Looking back on that moment, I’m completely fascinated by my initial reaction: There was clearly something wrong with those tomatoes—they were grotesque, an anomaly. Maybe they had a genetic disorder, or a disease! They were, after all, Sun Golds, yet they were behaving nothing like my mind told me Sun Golds should!

What you think you see isn’t always what you get

Then one day, when I was out watering my well-behaved Yellow Pears and Green Zebras, my brain somehow opened up enough for a paradigm shift: Maybe that wasn’t a Sun Gold tomato plant! Maybe someone, at the greenhouse, stuck the wrong label into the pot!

Of course, this must be what happened. And as soon as I realized it, those oversized, pale green tomatoes didn’t seem grotesque at all. I don’t know what variety they are, but the label doesn’t really matter. They are clearly tomatoes, and they’ll be tasty. (Unfortunately, they’ll also appeal to the squirrels, who will take a bite out of each one then leave the rest lying on the ground, mocking us—grrr!).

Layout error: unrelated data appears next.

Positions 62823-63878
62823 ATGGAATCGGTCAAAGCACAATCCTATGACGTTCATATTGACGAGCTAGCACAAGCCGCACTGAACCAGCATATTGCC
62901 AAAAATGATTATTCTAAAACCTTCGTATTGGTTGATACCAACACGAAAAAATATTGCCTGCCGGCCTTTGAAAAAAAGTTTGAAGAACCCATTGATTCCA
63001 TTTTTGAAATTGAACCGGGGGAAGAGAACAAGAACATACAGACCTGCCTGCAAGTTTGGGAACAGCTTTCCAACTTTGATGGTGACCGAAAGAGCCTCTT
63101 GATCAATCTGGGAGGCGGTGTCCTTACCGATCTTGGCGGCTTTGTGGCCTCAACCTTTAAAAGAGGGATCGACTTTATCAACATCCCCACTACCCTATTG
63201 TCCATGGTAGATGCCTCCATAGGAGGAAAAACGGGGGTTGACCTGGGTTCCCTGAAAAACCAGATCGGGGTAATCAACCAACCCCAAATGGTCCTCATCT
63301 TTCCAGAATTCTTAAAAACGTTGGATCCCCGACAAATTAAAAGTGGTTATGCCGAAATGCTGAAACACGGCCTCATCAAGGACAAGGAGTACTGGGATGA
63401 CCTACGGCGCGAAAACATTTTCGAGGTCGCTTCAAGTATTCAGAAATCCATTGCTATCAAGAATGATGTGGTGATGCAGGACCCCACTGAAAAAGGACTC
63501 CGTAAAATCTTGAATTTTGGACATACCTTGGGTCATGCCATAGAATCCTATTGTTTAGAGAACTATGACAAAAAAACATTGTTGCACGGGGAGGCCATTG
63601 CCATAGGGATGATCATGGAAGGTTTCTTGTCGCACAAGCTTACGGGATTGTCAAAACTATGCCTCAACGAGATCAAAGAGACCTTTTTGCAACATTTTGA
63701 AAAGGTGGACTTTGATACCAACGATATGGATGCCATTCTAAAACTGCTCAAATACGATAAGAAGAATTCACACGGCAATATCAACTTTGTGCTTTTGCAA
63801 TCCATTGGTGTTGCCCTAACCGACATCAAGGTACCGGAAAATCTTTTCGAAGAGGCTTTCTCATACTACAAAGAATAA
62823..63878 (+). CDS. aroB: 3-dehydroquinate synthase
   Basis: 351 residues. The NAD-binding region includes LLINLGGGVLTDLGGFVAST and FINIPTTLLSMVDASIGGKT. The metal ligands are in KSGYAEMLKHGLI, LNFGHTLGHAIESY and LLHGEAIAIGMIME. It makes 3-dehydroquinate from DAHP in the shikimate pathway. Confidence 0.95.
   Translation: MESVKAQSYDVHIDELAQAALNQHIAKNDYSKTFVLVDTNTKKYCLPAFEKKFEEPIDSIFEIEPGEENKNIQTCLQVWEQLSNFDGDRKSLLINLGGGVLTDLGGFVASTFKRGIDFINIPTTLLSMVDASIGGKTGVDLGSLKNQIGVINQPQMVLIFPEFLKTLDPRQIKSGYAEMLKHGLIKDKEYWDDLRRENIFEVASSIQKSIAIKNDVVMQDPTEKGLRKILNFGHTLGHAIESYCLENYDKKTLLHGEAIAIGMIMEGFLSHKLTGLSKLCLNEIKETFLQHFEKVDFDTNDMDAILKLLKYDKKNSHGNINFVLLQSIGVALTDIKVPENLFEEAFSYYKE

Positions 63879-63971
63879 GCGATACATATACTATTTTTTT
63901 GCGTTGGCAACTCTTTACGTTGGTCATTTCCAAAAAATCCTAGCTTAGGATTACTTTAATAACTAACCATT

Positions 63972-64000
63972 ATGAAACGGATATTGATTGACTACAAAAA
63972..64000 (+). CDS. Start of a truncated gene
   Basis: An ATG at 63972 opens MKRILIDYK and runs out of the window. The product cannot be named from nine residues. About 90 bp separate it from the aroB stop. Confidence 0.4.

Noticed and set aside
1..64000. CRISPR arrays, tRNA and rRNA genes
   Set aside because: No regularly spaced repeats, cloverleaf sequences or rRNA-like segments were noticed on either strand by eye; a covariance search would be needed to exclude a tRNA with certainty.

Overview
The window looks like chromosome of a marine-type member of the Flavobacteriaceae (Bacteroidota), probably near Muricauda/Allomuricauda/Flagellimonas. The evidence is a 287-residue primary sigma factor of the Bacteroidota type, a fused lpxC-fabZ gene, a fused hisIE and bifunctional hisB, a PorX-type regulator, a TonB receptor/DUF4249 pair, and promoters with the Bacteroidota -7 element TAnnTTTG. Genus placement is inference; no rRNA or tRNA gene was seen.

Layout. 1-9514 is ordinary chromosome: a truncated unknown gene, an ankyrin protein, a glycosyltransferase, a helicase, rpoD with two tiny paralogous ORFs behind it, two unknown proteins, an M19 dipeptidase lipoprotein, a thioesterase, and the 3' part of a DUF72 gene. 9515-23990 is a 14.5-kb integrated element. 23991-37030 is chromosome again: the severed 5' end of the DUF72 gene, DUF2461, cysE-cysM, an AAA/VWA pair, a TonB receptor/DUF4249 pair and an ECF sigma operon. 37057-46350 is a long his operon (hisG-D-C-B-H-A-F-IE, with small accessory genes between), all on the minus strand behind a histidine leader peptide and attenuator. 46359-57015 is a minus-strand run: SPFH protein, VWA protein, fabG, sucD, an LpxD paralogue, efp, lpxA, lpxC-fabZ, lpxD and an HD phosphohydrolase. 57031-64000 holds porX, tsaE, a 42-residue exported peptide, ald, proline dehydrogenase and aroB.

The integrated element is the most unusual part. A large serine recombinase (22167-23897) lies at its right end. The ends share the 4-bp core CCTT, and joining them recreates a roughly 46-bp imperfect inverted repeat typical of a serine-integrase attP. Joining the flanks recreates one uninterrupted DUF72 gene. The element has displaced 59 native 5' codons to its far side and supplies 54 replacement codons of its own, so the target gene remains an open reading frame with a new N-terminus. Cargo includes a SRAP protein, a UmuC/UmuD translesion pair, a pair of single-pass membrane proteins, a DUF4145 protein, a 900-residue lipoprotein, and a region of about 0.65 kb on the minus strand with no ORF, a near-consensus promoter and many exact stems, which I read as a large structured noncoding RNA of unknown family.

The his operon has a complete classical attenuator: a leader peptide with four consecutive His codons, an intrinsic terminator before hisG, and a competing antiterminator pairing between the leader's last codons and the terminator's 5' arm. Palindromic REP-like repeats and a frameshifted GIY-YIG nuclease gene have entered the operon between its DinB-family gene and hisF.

Staying out of the danger zone

The whole turn of events (Well, it wasn’t really a turn of events, was it? More like a turn of mind…) got me thinking about how quick we are to be so darn SURE of what we know, and how dangerous it is to get locked into that so-called knowledge. Think about how rumors get started, and how arguments between spouses often begin. Think about our prejudices and our stubbornness, how hesitant we are to give someone the benefit of the doubt, and our inability to listen to something that doesn’t quite line up with our set of “facts.”

So what can we do about it? For starters, we need to get out of the habit of jumping to conclusions. We need to gather information, ponder it, and store it away in our little mental files, without being so quick to get out the “CASE CLOSED” stamp.